Pittsburgh Penguins left winger Jake Guentzel notched a goal-scorer’s goal Saturday against Tampa Bay. Won a faceoff, went to the net and tipped in a shot.
But did you notice the wrinkle? Sidney Crosby, the center on the line, didn’t get kicked out of the faceoff circle. Guentzel took the draw at the left dot as part of a pre-planned play. He drew the puck back to Crosby, who fed it to Kris Letang. It was Letang’s shot that Guentzel redirected under Lightning goaltender Brian Elliott in the third period of a 6-2 Penguins win.
Crosby has not been taking all the draws for his line, or on the power play, despite being the Penguins’ top center. Guentzel and the right winger on the top line, Rickard Rakell, have taken a handful of faceoffs. Again, by design.
“Just to have some options, switch things up a bit,” Crosby said Sunday after he participated in an optional practice at the UPMC Lemieux Sports Complex.
“We don’t plan on it being something that’s all the time — I’m a centerman. I think we’ll just kind of work back and forth for a little bit. We’ll see how it goes.”
It’s going OK so far through two games, both wins. Crosby, who has a career faceoff success rate of 52.7 percent, is clicking at 44.8 percent on 29 draws. Guentzel has won three of five, Rakell two of two.
And before this goes any further, Crosby was emphatic that this tweak has nothing to do with giving his left wrist a break. He had surgery on that wrist and missed the start of the season a year ago. He said the wrist, which was chronically cranky for years before the procedure, is fine.
Guentzel and Crosby are left-handed shots, so Rakell, a righty, occasionally takes a faceoff on his strong side.
A lot of the faceoff wrinkle has to do with Crosby. If he’s not taking the draw, perhaps he can be the recipient of a faceoff win, as with Guentzel’s goal Saturday.
“Anytime that we can have the puck in (Crosby’s) hands, it’s to our advantage,” Rakell said. “Just try to throw different curveballs to other teams. If they see that he’s lining up in a different way than usual, I’m sure that they’re going to start thinking more about defense and how they’re going to be able to break the puck out.”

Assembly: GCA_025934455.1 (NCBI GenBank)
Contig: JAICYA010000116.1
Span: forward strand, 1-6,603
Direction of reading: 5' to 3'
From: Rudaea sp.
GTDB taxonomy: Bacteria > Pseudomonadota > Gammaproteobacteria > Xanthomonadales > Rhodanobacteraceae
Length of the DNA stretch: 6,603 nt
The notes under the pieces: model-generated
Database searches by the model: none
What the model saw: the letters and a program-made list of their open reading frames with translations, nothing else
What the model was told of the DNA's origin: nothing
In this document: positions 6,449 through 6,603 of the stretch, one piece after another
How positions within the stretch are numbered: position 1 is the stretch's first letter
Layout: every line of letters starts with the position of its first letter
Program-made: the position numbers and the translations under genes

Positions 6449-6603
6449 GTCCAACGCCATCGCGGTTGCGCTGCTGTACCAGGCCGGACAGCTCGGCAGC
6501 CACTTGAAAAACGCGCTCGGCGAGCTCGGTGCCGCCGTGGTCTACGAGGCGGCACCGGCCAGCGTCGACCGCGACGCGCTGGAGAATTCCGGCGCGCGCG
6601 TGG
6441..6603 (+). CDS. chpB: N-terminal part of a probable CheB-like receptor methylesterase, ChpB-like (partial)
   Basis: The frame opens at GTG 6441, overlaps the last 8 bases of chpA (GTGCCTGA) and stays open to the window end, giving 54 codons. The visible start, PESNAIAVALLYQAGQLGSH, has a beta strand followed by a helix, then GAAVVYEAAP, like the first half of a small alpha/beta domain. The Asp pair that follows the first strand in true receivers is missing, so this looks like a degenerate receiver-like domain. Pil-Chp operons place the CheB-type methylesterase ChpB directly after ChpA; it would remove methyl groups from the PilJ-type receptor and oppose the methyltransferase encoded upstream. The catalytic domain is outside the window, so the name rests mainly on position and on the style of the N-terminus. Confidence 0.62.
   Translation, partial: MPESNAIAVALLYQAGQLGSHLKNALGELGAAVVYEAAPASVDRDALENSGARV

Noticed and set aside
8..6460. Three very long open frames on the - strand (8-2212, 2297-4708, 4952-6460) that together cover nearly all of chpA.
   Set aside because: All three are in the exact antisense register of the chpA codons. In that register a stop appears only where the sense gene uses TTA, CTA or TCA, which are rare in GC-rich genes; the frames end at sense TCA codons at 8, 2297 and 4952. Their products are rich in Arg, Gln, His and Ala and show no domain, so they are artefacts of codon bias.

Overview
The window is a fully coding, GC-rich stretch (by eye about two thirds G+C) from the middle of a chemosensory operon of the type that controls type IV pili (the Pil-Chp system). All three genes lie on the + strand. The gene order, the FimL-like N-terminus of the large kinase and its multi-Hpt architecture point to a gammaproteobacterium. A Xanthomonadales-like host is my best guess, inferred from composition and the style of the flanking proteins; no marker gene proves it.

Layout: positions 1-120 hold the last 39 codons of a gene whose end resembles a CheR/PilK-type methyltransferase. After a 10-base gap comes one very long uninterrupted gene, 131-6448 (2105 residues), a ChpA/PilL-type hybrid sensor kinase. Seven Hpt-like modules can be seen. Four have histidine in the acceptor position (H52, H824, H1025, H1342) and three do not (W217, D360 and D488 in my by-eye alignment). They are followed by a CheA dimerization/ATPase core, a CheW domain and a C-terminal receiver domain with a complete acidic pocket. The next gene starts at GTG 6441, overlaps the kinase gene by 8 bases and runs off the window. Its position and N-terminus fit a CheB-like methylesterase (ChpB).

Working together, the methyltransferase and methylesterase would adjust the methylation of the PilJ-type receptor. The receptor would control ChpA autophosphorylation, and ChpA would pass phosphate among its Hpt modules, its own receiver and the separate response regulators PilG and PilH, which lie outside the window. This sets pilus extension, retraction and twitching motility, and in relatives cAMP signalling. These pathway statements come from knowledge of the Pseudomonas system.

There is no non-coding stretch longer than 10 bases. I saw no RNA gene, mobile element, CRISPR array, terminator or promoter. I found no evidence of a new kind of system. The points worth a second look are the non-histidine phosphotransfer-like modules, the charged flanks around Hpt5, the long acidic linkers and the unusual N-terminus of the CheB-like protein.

Rakell smiled when asked about Guentzel’s goal after he took the faceoff Saturday.
“I’m sure giving them some different looks is to our advantage,” he said. “Maybe if (Crosby) is taking the faceoff, he might get different looks than if Jake is taking them. Jake is sneaky. He knows where to be to score goals.”
On power plays, Crosby has ceded the faceoff duties so far. As in, he has taken no draws with a man-advantage. Evgeni Malkin, the Penguins’ second-line center during five-on-five play, has taken 11 faceoffs on the power play, winning six of them.
The idea for the faceoff wrinkle didn’t come from the coaches.
“We leave that up the players on the ice,” coach Mike Sullivan said. “Sid’s playing with Jake and (Rakell). Both of those guys have played center (extensively in the past). They have a comfort level taking faceoffs. (Malkin), the same way on the power play.
“We leave it up to the players to decide. Sometimes they’re running different faceoff looks and things of that nature that they want certain players in certain positions.”
The strong guess here is that a certain long-tenured captain is the genesis of the idea, even if he downplayed that notion.
“Just something we talked about,” Crosby said. “I just talked to (Guentzel), and then (Rakell) has taken some, too, on his strong side. It’s just something we talked about as a line.”
One that just happens to be loaded with offensive talent and centered by one of the game’s premier hockey minds.